Who knows? Maybe this little taste of the national political world will stand him in good stead later in life; after all, Herman Cain was a little-known Presidential candidate for the 2000 election and turned the world upside down a dozen years later. And considering the fact Mark’s taken the time to do a little campaigning in Iowa and New Hampshire it certainly makes the case he’s not just in it to see his name on the ballot line. Maybe – just maybe – we may see the same resurgence Cain had from Callahan around 2024.

Just make sure to stay faithful to your spouse and don’t give money to strange women.

Crashing the third party

It’s being reported as a done deal, but the official withdrawal of Gary Johnson from the GOP presidential race will likely occur next week. Supposedly he’s dropping out to seek the nomination of the Libertarian Party, but apparently that’s not a slam dunk because others covet that ballot spot as well.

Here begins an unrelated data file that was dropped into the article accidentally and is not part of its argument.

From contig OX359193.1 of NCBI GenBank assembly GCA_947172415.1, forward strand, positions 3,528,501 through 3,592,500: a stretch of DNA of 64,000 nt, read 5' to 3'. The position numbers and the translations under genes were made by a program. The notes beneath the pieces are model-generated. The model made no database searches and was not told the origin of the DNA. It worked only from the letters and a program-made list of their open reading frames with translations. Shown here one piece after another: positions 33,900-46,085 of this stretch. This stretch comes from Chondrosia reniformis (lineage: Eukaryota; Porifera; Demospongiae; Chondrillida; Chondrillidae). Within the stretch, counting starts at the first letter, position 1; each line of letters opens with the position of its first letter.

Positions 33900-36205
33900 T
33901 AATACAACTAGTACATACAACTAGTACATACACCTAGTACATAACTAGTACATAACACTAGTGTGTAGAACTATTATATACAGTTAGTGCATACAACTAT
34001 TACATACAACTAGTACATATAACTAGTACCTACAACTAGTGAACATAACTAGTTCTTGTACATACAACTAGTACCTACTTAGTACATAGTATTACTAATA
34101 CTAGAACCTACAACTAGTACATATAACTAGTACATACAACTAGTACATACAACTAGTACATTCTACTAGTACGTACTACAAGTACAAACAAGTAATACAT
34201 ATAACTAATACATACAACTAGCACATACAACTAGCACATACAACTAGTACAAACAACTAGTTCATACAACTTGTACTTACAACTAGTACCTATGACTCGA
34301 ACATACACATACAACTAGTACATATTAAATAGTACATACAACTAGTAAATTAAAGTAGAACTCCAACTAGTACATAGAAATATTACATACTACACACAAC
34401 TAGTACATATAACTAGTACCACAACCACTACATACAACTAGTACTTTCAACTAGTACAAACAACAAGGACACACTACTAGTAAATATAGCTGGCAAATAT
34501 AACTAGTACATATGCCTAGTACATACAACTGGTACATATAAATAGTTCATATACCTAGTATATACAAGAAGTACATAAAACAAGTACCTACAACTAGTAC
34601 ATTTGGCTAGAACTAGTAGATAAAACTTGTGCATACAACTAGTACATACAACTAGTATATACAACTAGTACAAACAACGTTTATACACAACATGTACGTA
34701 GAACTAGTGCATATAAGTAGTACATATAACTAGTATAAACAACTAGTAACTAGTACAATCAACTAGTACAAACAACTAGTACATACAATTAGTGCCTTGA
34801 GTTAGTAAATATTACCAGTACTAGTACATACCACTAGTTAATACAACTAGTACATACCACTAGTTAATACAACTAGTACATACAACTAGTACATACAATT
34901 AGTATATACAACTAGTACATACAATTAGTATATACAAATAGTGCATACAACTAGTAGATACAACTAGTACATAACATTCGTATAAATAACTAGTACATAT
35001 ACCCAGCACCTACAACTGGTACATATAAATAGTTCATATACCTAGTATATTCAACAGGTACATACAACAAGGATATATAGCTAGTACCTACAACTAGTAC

Gary had little to no chance of gaining the Republican nod despite his obvious similarities in platform to Ron Paul, a candidate who’s currently near the top of the GOP heap. Running as a Libertarian will get him ballot access in most states and might put the state of New Mexico (which went for Obama in 2008 but was thought to be a good chance for a GOP pickup) back into the Obama column. While it’s only five electoral votes, that may tip the balance in a close election.

Continue reading “Crashing the third party”

The Sixth District donnybrook

Since I live on the opposite end of the state, I really don’t have a dog in the Sixth District slugfest that now involves an incumbent Congressman in a revamped district taking on three members of the General Assembly and a cast seemingly of thousands. Most of my readers recall the battle royal which took place in the First District four years ago when two sitting members of the Maryland Senate fought each other and the incumbent in a nasty primary skirmish eventually won by Andy Harris. It took him two years, but Harris finally put the seat back into the hands of the conservative electorate of the First District – a base made even stronger with redistricting.